Even though datalayouts of input, weight, and output tensors can make significant impact on reducing offchip data movement cost of a single convolution layer, an explicit data layout conversion operator support via hardware (or) software will be required if the data layouts are different for adjacent layers, and the overhead of such conversion depends on complexity of layout translation, tensor shapes and sizes. However, Marvel can be used to find uniform datalayouts across different convolutional layers. Such uniform data layouts don’t require translation overhead at every layer (except the first layer), but maybe suboptimal for some layers. fig. 7 shows impact of each layout on the total offchip data movement cost normalized to the optimal layouts (column ”Datalayouts” in table 3) at each layer without translation overhead. fig. 7 shows that with unified data layouts (laying out input activations height (X), output activations channels (K), batch of filters (K) in the innermost position for input, output, and filter tensors respectively), the degradation is within in 5% compared to the total offchip data movement cost considering optimal layout at each layer.
4.2. Evaluation of generated onchip subspace mappings
Marvel uses the computed optimal mappings of offchip subspace to construct the onchip subspace, and then explores the space with a set of pruning techniques (mentioned in the methodology of our evaluation) to find optimal onchip mappings corresponding to higher throughput, lower energy consumption, and also lower energydelay product.
Experimental variants. We compare Marvel generated onchip mappings for each layer and accelerator platform with three other stateoftheart onchip mappings: QRpartitioned^{4}^{4}4QRpartitioned mapping refers to a mapping which explores parallelism across output height (Q) and filter height (R) with rowstationary reuse behavior, and similarly explanation for other mappings. (RSlike (Chen et al., 2016)), KCpartitioned (DLAlike (NVIDIA, 2018)), and QPpartitioned (ShiDianNaolike (Du et al., 2015))^{5}^{5}5The entire onchip mapping of the stateofart dataflows are obtained by fixing aspects such as loop order and parallelization as per the dataflow, varied free aspects with Marvel, and picked the best. Also, we compared with another variant of Marvel by disabling pruning strategy on prologues and epilogues. In addition, for throughput, we also compared with attainable (possible peak) performance using roofline models of both accelerator platforms. To evaluate all of the above variants, we used MAESTRO (Kwon et al., 2019), a stateoftheart analytical cost model and RTL validated to accurately estimate various metrics such as throughput, energy consumption, latency, and others. A comparison of Marvel generated onchip mappings with other variants for throughput and energy consumption is shown in fig. 8, and Marvel achieved a geometric mean improvement of 5.23x higher throughput and 1.12x lower energy consumption compared to all the stateoftheart mappings for all fifteen layers and both accelerator platforms. Some of the interesting insights from Marvel generated mappings are described below.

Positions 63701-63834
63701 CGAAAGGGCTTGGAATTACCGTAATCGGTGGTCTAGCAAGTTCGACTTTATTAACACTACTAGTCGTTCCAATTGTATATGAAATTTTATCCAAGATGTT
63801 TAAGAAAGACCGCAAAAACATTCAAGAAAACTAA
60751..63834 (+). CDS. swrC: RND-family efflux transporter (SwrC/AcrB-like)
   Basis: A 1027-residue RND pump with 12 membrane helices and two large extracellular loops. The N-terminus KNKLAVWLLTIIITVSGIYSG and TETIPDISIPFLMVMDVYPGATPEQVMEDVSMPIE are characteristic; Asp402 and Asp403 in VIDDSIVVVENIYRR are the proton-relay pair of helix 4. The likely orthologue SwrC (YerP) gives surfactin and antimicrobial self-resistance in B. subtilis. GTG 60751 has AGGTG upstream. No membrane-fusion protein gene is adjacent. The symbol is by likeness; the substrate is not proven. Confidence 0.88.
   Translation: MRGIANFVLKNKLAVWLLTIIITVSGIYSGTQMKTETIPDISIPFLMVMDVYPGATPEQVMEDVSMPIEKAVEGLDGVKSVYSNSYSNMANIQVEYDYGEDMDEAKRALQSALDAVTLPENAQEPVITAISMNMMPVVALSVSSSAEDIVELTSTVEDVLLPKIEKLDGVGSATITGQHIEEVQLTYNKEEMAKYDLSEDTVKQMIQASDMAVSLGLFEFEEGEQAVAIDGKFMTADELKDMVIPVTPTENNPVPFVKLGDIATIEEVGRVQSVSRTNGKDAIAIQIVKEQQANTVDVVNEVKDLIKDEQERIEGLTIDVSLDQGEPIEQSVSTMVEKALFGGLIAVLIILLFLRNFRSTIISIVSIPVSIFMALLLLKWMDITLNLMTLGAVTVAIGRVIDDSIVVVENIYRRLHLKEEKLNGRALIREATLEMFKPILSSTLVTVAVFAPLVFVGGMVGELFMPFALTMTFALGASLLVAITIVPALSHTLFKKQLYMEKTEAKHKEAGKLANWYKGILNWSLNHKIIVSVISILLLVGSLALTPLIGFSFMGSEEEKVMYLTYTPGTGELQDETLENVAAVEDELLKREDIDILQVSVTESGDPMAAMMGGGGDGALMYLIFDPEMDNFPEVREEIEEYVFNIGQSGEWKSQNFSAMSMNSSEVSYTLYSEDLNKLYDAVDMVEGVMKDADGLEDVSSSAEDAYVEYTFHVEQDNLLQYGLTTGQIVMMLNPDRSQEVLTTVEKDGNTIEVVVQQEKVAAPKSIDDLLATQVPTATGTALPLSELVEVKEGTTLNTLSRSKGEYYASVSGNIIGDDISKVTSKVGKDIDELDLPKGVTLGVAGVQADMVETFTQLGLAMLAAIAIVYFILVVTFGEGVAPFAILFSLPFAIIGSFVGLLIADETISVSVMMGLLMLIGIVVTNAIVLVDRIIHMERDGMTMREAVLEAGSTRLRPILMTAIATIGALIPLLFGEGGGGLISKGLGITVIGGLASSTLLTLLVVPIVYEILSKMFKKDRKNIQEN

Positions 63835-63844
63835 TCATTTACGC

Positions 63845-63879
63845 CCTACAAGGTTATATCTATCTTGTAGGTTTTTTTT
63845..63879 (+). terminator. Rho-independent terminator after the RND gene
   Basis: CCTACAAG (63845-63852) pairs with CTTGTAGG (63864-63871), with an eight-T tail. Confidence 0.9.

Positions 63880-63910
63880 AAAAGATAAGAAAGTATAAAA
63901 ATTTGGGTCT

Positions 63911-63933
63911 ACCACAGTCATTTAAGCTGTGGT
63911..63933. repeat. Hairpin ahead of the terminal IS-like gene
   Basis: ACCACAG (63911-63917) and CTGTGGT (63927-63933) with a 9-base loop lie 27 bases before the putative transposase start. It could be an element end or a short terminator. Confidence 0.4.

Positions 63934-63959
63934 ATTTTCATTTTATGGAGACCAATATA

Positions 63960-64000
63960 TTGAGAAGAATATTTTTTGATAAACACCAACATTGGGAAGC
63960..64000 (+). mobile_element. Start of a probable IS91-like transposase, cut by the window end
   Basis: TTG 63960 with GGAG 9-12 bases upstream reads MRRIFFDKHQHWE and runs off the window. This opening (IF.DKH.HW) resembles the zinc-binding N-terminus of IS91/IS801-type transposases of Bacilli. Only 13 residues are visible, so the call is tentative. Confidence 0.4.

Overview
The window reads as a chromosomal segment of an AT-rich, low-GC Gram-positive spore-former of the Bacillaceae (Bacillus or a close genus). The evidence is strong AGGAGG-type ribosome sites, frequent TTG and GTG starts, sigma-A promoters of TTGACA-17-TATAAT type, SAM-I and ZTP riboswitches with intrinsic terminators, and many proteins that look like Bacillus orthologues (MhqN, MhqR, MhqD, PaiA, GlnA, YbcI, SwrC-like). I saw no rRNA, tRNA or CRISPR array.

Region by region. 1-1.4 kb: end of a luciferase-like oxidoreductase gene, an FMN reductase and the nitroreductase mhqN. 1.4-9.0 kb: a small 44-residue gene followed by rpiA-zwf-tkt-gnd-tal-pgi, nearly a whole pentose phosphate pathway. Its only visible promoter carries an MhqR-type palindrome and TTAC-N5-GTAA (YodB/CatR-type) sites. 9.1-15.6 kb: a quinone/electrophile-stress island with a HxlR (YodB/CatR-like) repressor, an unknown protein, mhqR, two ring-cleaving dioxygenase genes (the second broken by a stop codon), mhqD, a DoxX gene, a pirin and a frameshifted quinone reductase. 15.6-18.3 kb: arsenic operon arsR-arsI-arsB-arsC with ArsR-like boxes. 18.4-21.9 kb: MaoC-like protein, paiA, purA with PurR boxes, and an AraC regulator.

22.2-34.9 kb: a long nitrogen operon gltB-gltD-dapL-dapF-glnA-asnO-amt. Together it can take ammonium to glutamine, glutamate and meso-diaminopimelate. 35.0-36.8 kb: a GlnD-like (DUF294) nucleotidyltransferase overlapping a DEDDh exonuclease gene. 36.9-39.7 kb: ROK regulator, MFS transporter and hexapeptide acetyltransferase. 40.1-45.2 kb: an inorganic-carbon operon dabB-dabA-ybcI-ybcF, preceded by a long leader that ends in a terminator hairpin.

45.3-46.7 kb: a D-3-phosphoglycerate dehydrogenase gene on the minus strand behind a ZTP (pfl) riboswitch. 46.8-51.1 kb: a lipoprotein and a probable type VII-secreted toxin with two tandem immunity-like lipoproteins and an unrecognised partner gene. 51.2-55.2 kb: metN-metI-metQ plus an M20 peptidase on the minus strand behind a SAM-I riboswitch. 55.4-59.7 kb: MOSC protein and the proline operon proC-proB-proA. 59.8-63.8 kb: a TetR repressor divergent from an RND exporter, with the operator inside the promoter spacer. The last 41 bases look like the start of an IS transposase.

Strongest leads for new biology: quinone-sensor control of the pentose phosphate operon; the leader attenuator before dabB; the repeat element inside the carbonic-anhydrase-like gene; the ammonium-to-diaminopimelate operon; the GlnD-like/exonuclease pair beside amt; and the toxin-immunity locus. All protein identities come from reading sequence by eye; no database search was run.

Low arithmetic intensity layers. The residual layers, fullyconnected layers, and depthwise convolution layers have low arithmetic intensity of ingress data, i.e., weights and input activations. This is because residual layers (e.g., L1, L10) and fullyconnected layers (e.g., L7, L15) don’t have convolution reuse (sliding behavior), and depthwise convolutions (e.g., L2, L3, L4) don’t have filter reuse. As a result, the performance of these layers are often bounded by NoC bandwidth; hence the Marvel generated mappings achieve performance close to the attainable from the roofline. In addition, fully connected layers produce only single output activation per a output channel, and any mapping exploring parallelism across width (P) or height (Q) of an output activation channel would result in lower performance (e.g., QPPartitioned and QRpartitioned mappings on L7 and L15). Similarly, residual and depthwise layers have only one filter, and any mapping exploring parallelism along number of filters would result in lower performance (e.g., KCpartitioned on L1 and L10). Unlike residual layers, the depthwise layers have nonunit filter width (S) and height (R) which exploits convolution reuse via sliding behavior. But, the resolution (width and height) of input activations decreases from early layers to late layers, resulting in lesser convolution reuse going deeper in the model; hence, the performance of Marvel generated mappings reduce from L2 to L4, but close to attainable from the roofline.
High arithmetic intensity layers. In general, the arithmetic intensity of regular convolutions, pointwise convolutions, and their strided variations are higher because of the presence of filter reuse, input activations reuse, and convolution reuse (except for pointwise). The pointwise convolutions don’t have convolutional reuse because of unit filter width and height, and any mappings exploiting convolutional reuse would result in lower performance (e.g., QRpartitioned (or) rowstationary like) on L5, L11, L12, L13). However, Marvel generated mappings leveraged other forms of reuse such as filter and input activations via the appropriate loop orders, and as result, Marvel achieved 6.1x geometric mean throughput improvements for the pointwise layers. Such large improvements are possible because the stateofart mappings from recent accelerators are optimized for early CNN models that have 3x3 or larger kernels, not 1x1 (pointwise) kernels.